Steyr GB

The Steyr GB, is a double-action 9x19mm Parabellum caliber, large-framed semi-automatic pistol. The GB uses a gas-delayed blowback action and has a magazine capacity of 18 rounds. It was designed starting in 1968 as a replacement for older handguns in Austrian military service, and went into general civil production in 1982, though approximately 2,300 copies were made in the late 1970s in Morton Grove, Illinois by LES Incorporated, and marketed as the Rogak P-18.In the early 1970s, Morris and Michael Rogak, a Steyr importer, received a set of preliminary engineering plans for the Steyr Pi-18 pistol, and set up a manufacturing facility in Illinois to produce the new pistol. While the Rogak, with its 18 shot capacity (the highest available at the time) and stainless steel construction, was revolutionary on the market, it was plagued with reliability problems due to poor manufacturing tolerances. Steyr took legal action to halt its production, and in 1980 finalized and introduced their own GB, made in blued steel but otherwise similar, to the world market.The Steyr GB was briefly widely touted as the ultimate Wonder Nine high capacity 9 mm pistol, but its popularity was cut short when the then-brand new Glock 17 pistol by new-to-firearms-manufacturing firm Glock won a testing competition for the Austrian Army service pistol order. It was also a competitor for the US military pistol competition ultimately won by the Beretta M92F.Commentary from US firearms testers and writers indicated that the GB had remarkably low recoil for a pistol of its caliber and it was generally well liked in testing, but the lack of government orders meant that total production was only a reputed 15,000 to 20,000 pistols between 1981 and 1988. Most were commercial models, 937 examples of the military version were imported into the US before production ceased.

Steyr GB
Class Manportable
Type Handguns
Manufacturer Steyr Mannlicher
Origin Austria
Country Name Origin Year
Austria 1968
Country Name Operational Year Retirement Year
Austria View
Lebanon View
Pakistan View
United States of America View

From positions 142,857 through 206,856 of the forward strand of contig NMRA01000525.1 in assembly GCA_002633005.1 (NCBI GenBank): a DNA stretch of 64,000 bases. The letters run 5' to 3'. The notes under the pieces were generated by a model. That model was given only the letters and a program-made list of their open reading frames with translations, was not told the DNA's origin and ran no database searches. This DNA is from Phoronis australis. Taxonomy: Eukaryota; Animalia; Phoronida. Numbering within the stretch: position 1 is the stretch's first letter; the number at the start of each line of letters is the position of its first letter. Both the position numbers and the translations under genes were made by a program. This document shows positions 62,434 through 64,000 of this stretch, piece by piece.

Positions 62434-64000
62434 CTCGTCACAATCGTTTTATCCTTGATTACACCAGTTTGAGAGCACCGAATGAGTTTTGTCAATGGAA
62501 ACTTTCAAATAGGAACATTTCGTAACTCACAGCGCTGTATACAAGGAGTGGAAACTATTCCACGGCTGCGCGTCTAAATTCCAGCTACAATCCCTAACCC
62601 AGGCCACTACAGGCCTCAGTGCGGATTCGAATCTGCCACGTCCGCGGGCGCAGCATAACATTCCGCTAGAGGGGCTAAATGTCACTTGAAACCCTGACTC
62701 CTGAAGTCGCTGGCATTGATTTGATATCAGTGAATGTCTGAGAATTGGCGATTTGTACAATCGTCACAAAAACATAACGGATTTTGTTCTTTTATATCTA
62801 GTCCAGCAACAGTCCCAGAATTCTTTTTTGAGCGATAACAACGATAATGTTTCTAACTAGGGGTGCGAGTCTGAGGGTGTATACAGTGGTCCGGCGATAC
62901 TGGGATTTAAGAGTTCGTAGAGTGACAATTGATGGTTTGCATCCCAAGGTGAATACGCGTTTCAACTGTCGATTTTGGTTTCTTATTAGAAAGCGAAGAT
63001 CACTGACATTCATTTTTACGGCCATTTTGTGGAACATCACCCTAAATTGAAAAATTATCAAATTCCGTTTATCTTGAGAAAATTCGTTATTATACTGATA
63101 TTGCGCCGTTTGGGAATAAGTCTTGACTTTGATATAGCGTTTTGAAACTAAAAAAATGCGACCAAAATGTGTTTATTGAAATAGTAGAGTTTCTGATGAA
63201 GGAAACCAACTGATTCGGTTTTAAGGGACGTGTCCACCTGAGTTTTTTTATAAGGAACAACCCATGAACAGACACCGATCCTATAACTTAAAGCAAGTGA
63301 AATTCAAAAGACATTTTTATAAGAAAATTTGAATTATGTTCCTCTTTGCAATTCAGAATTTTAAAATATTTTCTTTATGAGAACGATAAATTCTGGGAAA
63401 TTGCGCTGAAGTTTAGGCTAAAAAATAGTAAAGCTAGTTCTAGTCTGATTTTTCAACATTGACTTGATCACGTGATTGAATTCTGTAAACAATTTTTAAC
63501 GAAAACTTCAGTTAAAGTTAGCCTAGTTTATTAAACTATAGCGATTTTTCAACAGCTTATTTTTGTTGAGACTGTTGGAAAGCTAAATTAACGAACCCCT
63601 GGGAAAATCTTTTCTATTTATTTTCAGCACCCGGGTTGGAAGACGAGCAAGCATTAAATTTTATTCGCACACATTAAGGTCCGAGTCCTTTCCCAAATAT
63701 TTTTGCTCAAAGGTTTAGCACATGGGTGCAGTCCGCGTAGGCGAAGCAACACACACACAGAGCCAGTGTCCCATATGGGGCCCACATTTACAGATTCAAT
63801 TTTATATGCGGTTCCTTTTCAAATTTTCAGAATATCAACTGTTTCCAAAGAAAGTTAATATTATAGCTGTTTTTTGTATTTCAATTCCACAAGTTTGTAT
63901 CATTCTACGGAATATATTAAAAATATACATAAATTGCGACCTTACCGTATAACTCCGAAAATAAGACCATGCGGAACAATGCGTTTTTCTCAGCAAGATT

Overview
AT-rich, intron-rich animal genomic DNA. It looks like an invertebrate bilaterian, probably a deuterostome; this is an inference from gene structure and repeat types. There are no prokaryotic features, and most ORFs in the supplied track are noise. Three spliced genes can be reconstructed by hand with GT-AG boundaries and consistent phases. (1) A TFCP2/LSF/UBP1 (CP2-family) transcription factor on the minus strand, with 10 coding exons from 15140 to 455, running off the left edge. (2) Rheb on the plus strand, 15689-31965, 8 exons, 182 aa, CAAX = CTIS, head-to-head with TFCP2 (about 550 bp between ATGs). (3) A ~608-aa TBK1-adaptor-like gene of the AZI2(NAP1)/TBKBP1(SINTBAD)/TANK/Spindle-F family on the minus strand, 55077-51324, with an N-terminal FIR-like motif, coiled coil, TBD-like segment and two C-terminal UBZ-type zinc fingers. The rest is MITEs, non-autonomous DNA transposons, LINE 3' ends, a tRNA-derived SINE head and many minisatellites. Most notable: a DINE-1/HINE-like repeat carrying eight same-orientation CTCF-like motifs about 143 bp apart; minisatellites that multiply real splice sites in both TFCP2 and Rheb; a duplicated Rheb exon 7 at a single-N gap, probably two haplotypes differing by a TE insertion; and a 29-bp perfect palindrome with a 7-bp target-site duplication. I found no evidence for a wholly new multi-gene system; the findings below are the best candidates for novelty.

ManufacturerName Production From Production To Quantity
Steyr Mannlicher View

In the early 1970s, Morris and Michael Rogak, a Steyr importer, received a set of preliminary engineering plans for the Steyr Pi-18 pistol, and set up a manufacturing facility in Illinois to produce the new pistol as the Rogak P-18. While the Rogak, with its 18 shot capacity (the highest available at the time) and stainless steel construction, was revolutionary on the market, it proved too different to be accepted by the general public. It was made without an extractor or ejector, and utilized a gas bleed system that reduced recoil.

The rifling used in the Rogak version was a hybrid of polygonal rifling. Customers who didn't read the manual and letter that accompanied each pistol returned some of the units stating that the factory forgot to rifle the barrel. In fact, the rifling did not have standard lands and grooves, but was there nonetheless. This unique rifling did not allow the gas to escape in front of the bullet, so even though it bled gas which lessened recoil, the velocity increased by almost 30%. The pistol needed ammunition with fast burning powder to function properly, and due to the misunderstanding of its features by the populace, slow burning powder ammunition led to its reputation for malfunction.

The Steyr GB was briefly widely touted as the ultimate "Wonder Nine" high capacity 9 mm pistol, but its popularity was cut short when the then-brand new Glock 17 pistol by new-to-firearms-manufacturing firm Glock won a testing competition for the Austrian Army service pistol order. It was also a competitor for the U.S. military pistol competition ultimately won by the Beretta M92F.

Commentary from U.S. firearms testers and writers indicated that the GB had remarkably low recoil for a pistol of its caliber and it was generally well liked in testing, but the lack of government orders meant that total production was only a reputed 15,000 to 20,000 pistols between 1981 and 1988. Most were commercial models, 937 examples of the military version were imported into the U.S. before production ceased.

Weight - 845 g (unloaded)1285 g (loaded)

Length - 216 mm

Barrel length - 136 mm

Cartridge - 9x19mm Parabellum

Action - Gas-delayed blowback

Feed system -18-round detachable box magazine

End notes